Proceedings of 1st International Conference of Law and Justice - Good Governance and Human Rights in Muslim Countries: Experiences and Challenges (ICLJ 2017)

Negotiating State, Religion and Human Rights: Debate in the Indonesian Constitutional Court

Authors
Rumadi
Corresponding Author
Rumadi
Available Online November 2017.
DOI
https://doi.org/10.2991/iclj-17.2018.17How to use a DOI?
Keywords
Negotiating State; Religion; Human Rights; Pancasila; Marriage Law; Indonesia;
Abstract
One of the crucial issues in countries with a Muslim majority, not to mention Indonesia, is the relationship between the religion and the state. Although Pancasila and the Constitution (UUD 1945) are claimed final, it does not mean that the position of religion, state, and human rights is also final. Practically, the state, religion and human rights negotiate one another, and sometimes even create tension. Here, the negotiations between religion, state, and human rights are not only in political forums such as House of Representatives but also in the Constitutional Court sessions. Debate and argument contestation often occur in the forums. This article aims at identifying debate and argument contestation in the Constitutional Court. In theory, it focuses on two issues: 1) freedom of religion and belief; and 2) Marriage law. The result of the study argues that the Constitutional Court's decision, especially regarding the relationship among religion, state, and human rights, is based not only on legal considerations but also on non-legal considerations. According to this argument, negotiations and contestations among the three will always continue as Indonesia is neither one religion-based state nor a secular state that does not profess a religion at all.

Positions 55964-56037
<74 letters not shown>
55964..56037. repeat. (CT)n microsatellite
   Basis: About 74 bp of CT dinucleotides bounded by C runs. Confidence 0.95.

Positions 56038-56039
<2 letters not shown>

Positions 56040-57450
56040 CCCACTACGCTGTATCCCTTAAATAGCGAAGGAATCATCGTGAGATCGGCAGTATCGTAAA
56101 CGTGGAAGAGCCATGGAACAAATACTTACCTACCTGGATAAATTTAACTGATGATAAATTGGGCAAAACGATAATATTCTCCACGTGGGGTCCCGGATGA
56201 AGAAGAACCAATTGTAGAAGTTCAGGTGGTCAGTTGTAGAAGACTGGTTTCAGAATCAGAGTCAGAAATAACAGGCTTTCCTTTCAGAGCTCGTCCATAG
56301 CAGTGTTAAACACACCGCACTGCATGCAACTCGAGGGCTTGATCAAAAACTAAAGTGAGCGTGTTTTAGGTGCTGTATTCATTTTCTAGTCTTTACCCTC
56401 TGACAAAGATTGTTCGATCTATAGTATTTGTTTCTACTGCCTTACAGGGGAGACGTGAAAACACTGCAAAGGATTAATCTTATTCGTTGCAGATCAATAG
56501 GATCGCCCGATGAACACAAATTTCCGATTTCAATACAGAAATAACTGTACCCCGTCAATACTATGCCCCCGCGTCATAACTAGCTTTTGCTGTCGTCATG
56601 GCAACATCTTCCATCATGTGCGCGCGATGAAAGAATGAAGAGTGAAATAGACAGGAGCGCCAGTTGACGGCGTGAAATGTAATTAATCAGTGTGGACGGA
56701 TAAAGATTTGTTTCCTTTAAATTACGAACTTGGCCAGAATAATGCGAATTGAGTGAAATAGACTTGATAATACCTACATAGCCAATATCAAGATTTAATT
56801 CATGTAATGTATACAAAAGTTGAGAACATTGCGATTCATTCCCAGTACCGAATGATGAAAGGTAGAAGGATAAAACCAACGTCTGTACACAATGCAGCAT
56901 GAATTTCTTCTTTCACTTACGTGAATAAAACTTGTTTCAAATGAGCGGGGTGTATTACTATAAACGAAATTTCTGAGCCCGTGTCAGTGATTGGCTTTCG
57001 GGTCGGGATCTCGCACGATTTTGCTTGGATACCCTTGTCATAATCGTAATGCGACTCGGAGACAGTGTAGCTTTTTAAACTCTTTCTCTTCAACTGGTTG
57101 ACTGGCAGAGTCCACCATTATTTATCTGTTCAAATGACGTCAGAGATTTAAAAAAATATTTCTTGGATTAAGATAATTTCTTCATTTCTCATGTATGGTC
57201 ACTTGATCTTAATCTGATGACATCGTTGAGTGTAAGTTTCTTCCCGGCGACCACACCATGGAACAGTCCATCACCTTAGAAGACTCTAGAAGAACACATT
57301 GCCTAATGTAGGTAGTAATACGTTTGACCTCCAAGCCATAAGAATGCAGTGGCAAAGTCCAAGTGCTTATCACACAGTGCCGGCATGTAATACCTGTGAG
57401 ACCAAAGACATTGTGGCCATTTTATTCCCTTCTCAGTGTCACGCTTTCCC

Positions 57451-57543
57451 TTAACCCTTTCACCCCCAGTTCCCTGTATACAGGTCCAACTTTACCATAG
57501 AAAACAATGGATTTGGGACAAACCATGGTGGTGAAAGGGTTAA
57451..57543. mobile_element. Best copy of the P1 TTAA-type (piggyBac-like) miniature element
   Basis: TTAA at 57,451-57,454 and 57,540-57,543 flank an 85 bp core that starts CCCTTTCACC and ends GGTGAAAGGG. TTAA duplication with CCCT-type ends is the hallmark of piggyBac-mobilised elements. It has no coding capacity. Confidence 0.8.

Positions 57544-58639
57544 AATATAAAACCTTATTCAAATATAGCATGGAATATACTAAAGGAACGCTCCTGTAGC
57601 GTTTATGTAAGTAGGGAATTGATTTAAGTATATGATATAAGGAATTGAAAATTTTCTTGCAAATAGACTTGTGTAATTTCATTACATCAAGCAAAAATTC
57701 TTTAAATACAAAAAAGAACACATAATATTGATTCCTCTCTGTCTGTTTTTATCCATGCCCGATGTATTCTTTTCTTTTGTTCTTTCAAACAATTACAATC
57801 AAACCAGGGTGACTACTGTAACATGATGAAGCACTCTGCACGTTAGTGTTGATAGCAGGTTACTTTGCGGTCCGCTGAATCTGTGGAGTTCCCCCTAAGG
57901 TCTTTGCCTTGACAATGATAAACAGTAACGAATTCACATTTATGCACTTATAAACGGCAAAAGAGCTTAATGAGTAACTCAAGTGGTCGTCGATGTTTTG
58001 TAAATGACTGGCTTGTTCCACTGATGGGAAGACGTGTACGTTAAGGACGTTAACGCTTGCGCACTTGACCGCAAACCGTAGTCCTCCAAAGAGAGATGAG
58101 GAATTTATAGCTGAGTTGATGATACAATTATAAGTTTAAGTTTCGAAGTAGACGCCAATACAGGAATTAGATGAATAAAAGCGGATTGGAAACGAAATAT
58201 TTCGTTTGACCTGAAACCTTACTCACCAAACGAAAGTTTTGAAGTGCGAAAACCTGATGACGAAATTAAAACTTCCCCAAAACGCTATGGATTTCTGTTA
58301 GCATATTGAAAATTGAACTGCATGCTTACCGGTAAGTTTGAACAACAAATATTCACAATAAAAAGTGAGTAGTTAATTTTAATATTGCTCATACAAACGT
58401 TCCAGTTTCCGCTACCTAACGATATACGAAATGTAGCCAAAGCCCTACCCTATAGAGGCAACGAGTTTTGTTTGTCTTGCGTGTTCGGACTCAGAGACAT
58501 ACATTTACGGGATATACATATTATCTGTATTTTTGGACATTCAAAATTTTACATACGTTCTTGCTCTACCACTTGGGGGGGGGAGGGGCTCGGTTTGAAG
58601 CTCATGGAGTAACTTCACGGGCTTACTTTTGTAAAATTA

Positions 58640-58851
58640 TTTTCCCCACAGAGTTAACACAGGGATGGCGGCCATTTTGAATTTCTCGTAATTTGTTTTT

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This is an open access article distributed under the CC BY-NC license.

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Cite this article

TY  - CONF
AU  - Rumadi
PY  - 2017/11
DA  - 2017/11
TI  - Negotiating State, Religion and Human Rights: Debate in the Indonesian Constitutional Court
BT  - 1st International Conference of Law and Justice - Good Governance and Human Rights in Muslim Countries: Experiences and Challenges (ICLJ 2017)
PB  - Atlantis Press
SN  - 2352-5398
UR  - https://doi.org/10.2991/iclj-17.2018.17
DO  - https://doi.org/10.2991/iclj-17.2018.17
ID  - Rumadi2017/11
ER  -